she told me she hopes someday to be
listed among the top ten fashion
designers in the country.
Those of you who admire Doris
Ann’s style and taste in clothes will
be interested to know that she de
signs most of her wardrobe. Her
favorite creation is a tailored brown
wool dress with gold cashmere
stripes. Sounds like a knock-out!
Doris Ann believes that she has
obtained invaluable instruction in
art during her two years at St.
Mary’s. Her artistic knowledge
found expression in the beautiful
effects she created as decoration
chairman of the Preshman-Soplio-
This year she submitted a dress
design to the Scholastic Awards
Contest for the first time. As I said
goodbye to Doris Ann, I could not
help but feel I might be wearing one
of her creaticns in the future.
April 30, 1954
OF ST. MARY’S
Published every two weeks during
school year by the student body of
St. Mary’s .Junior College.
Entered as second class matter De
cember 7, 1944, at Post Office, Raleiglt
X. C., under Act of March 3, 1879.
Subscription $1.00 a Year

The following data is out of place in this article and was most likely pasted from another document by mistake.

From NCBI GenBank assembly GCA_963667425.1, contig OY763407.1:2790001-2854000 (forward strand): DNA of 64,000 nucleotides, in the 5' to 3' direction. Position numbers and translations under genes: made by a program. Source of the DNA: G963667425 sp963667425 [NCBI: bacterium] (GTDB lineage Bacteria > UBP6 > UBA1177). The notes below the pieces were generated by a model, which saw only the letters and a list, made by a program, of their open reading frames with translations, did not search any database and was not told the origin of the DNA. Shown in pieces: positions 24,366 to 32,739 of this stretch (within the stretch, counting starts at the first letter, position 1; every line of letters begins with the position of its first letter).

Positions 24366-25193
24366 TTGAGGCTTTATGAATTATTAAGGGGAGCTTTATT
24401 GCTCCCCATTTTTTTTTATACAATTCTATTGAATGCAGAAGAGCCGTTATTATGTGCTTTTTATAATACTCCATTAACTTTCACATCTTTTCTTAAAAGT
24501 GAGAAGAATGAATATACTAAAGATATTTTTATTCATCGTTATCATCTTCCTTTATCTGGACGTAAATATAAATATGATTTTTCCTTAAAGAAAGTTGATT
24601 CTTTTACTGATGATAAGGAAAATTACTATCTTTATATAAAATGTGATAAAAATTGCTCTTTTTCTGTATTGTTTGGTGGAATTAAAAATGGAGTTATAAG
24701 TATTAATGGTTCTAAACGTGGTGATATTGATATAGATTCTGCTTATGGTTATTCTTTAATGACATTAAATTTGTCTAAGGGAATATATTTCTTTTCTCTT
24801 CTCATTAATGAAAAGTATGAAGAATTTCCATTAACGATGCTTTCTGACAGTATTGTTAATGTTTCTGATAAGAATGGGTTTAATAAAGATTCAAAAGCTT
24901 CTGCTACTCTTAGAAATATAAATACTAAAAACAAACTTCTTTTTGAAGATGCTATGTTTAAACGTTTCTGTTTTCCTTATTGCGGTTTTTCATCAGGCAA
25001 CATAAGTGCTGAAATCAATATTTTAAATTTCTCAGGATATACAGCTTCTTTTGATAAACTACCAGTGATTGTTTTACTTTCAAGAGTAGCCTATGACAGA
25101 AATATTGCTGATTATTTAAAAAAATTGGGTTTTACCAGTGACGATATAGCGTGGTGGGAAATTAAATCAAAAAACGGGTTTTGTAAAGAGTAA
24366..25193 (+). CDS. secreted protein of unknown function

Editor-in-chief Mabtiia Good
Associate editor Anne XobmaX
Assistant editor Anne Wallace
Netvs editor ....Mabel Mabtin IViiedbee
Feature editor Penn AnthoNV
Headline editor Aubeey Cambell
Chief copyreader Maey Ruth Mitchell
Circulation mana(/cr...jANF. Westbbook
Business manayer Anne Habmon .Tones
Exchange editor Ann Baebeb
Adviser C. A. P. MoobE
Mary Grady Burnette, Emily Cater,
Mary Linda Garriss, Blanche Robert-
son, Searle Rowland, Pearl Smith, Jo
Grace Alston, Martha Brooks, Bett.V
Dry, Betsy Dnke, Peggy Flythe, Dottle
Foster, .Te.ssiue Hart, Mena Way MarslL
Marianna Miller, Susan Patman, Nanc)'
Thompson, Lane "Welsh, Carolyn Seyf'
fert, Harriet Conger, Jlela Royal.
Ann Scott Anderson, Nancy GleniL
Allan Hardin, Mary Lee LaFar, Caro
lyn Nelson, Carol Nichols, Libby Pit
man, .Jeanette Uzzell.
I..iddy Cullen, Martha Gee, Nancj’
.Jones, Anne Nichols, Mary Blair Koh-
Ivitty Cainpen, Sara Cobb, Pat Yo-
Qneen, .Jeanne Ogburne, Gail IP-
N. C. C. P. A.
The sun calls them; the whole out-of-doors calls; and they answer.
But most of all do students answer the call of weekends. There are two
open weekends during the months of April and May. One, just passed,
has already proved what BELLES predicts will he the case on J\[ay 8